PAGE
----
Beware. (Photo: Shane Gross/Stocksy)
By Sophie Forbes for Yahoo! Travel
On Sunday, two teens were viciously attacked by sharks off the North Carolina coast in separate incidents that occurred about an hour apart and 2 miles away from each other. It is unknown if the same shark was involved in both attacks.
It has since been revealed that the teens were in waist-high water about 20 yards offshore in Oak Island, N.C.
Both teens, a 12-year-old girl and a 16-year-old boy, lost limbs in the incidents.
Just a week prior, a 10-year-old boy was bitten by a shark as he waded in the water off Cocoa Beach, Fla. Luckily, his injuries were fairly superficial.
Between 2005 and 2014, there were 701 shark attacks globally, 68 of which were fatal. In the first part of 2015, there have been seven fatal shark attacks worldwide, suggesting an increase in attacks resulting in death.
Yet millions of people still flock to the same beaches every year, despite knowing the dangers.
Sharks are apex predators, meaning they are at the top of the marine food chain and have long had the reputation of being vicious killers.
However, it is believed that in many shark attacks, the species are purely protecting their space, much as a dog would bark at or bite an intruder. Rarely are the attacks believed to be a shark hunting for food.
Statistically, you have a better chance of being killed by lightning (1 in 10 million) or dying from falling off a ladder (1 in 2.3 million) than being killed by a shark (1 in 300 million).
But is there a way to further minimize those chances? Yahoo Travel investigates ways to prevent a shark attack and explains how to defend yourself in the unlikely case you’re attacked.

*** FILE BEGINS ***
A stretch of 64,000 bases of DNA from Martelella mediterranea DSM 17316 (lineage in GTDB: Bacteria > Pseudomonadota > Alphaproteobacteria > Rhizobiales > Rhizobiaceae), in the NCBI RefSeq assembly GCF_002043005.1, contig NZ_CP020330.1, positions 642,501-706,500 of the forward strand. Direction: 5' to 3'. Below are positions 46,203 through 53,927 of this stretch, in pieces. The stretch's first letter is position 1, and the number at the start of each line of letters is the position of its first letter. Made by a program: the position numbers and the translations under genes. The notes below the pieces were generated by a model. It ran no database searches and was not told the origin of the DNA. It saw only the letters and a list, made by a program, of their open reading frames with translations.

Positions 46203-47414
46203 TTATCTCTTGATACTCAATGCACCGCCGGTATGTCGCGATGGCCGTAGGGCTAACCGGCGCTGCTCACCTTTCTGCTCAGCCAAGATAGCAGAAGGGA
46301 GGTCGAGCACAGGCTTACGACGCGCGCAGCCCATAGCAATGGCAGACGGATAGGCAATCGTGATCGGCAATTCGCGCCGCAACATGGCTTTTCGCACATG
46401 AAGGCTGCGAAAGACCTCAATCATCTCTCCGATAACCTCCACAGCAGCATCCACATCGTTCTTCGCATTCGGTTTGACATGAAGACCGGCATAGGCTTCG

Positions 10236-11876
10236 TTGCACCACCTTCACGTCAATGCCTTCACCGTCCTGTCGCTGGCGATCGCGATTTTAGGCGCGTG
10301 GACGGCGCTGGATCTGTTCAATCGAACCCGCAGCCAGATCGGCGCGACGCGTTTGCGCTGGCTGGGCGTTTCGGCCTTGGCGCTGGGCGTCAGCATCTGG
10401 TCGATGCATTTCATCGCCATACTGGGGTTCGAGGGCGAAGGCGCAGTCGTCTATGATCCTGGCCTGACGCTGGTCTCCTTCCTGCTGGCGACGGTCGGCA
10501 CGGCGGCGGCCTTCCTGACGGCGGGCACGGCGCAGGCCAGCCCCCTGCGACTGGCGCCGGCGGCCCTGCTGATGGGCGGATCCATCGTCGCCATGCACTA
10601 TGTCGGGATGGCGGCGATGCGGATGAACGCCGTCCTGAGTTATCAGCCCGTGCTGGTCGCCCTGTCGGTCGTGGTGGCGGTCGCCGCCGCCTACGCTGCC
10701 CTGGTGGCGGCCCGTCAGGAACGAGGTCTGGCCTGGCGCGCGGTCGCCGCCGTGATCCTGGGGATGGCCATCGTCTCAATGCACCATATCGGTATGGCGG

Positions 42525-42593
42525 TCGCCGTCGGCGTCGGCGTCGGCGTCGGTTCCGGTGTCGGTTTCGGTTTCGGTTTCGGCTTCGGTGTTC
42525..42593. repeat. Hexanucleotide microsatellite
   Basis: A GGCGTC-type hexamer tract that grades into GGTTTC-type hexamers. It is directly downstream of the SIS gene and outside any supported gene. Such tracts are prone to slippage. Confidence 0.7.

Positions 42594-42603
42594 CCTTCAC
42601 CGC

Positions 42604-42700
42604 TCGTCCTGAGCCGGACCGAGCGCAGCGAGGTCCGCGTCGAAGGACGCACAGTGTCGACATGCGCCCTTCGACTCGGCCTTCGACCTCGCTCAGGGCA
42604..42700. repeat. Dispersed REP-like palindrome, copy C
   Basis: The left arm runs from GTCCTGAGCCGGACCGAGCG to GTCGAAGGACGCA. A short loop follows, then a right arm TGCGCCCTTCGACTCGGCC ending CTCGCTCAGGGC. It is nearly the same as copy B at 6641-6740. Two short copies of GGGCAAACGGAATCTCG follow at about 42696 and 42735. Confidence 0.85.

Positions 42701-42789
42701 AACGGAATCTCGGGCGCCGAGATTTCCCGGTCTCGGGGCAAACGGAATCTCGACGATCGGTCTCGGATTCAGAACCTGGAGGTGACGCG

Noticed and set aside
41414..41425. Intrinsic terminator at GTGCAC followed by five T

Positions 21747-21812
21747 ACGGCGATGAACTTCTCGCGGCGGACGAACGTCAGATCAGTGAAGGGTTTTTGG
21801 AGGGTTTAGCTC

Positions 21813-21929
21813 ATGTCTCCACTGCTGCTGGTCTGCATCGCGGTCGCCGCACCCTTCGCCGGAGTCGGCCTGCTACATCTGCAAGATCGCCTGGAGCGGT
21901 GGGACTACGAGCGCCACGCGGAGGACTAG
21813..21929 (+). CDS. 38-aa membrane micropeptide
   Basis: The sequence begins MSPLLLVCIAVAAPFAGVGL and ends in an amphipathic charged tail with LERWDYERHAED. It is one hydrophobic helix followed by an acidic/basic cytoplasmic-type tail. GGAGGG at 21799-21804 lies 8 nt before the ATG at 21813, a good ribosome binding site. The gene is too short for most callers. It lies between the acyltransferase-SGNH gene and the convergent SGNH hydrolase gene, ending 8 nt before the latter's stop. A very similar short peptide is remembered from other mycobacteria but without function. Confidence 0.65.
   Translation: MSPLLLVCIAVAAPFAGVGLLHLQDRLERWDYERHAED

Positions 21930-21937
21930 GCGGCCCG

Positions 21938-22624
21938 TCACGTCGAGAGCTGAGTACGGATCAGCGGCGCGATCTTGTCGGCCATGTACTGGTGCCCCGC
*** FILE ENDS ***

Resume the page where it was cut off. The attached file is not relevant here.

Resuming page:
Swim in a group. (Photo: Stephen Frink/Corbis)
1. Swim, surf, or snorkel in a group. Sharks are more likely to attack a lone individual.
2. Avoid the water at night, dawn, and dusk, as this is when sharks are most active. They are also harder to see during these times.
3. Do not enter the water if you are bleeding or have an open wound. Sharks are attracted to blood and can smell it in the water from miles away.
4. Avoid wearing jewelry when swimming. Sharks can mistake the shiny surfaces for fish scales. The same goes for brightly colored and patterned swimwear. Sharks are even believed to be attracted to uneven tan lines, as they see contrasting shades more clearly.
5. Avoid swimming near fishermen or fishing boats. The bait and fish can attract sharks in search of an easy meal.
6. Don’t swim in water known to be frequented by sharks. Always abide by the rules on beach signage and given by lifeguards or local authorities.
7. Do not take your pets into the water. A dog paddling in the surf is an easy dinner for a shark and is also likely to draw sharks closer to shore.
8. Avoid swimming in water where there is sewage. Sewage and waste attract bait fish, which can in turn attract sharks. Sewage in the water can increase following heavy rainfall, so steer clear of the water after a downpour.
9. Keep splashing to a minimum. To a shark, it signifies an animal — a potential easy meal — in distress in the water.
10. Sandbars and steep ocean floor drop-offs are popular hangouts for sharks, so take caution in these areas.
11. Beware around dolphins. They share many of the same food sources as sharks, therefore the two species are usually spotted in the same areas.
What do you do if you are attacked? “Avoid using your bare hands and feet, if at all possible,” suggests the ReedQuest Centre for Shark Research. “Concentrate your blows against the shark’s delicate eyes or gils.”
“Do whatever you can to get away,” advises George Burgess, director of the International Shark Attack File. “Playing dead does not work. Pound the shark in any way possible. Try to claw at the eyes and gills. I personally would go down fighting.”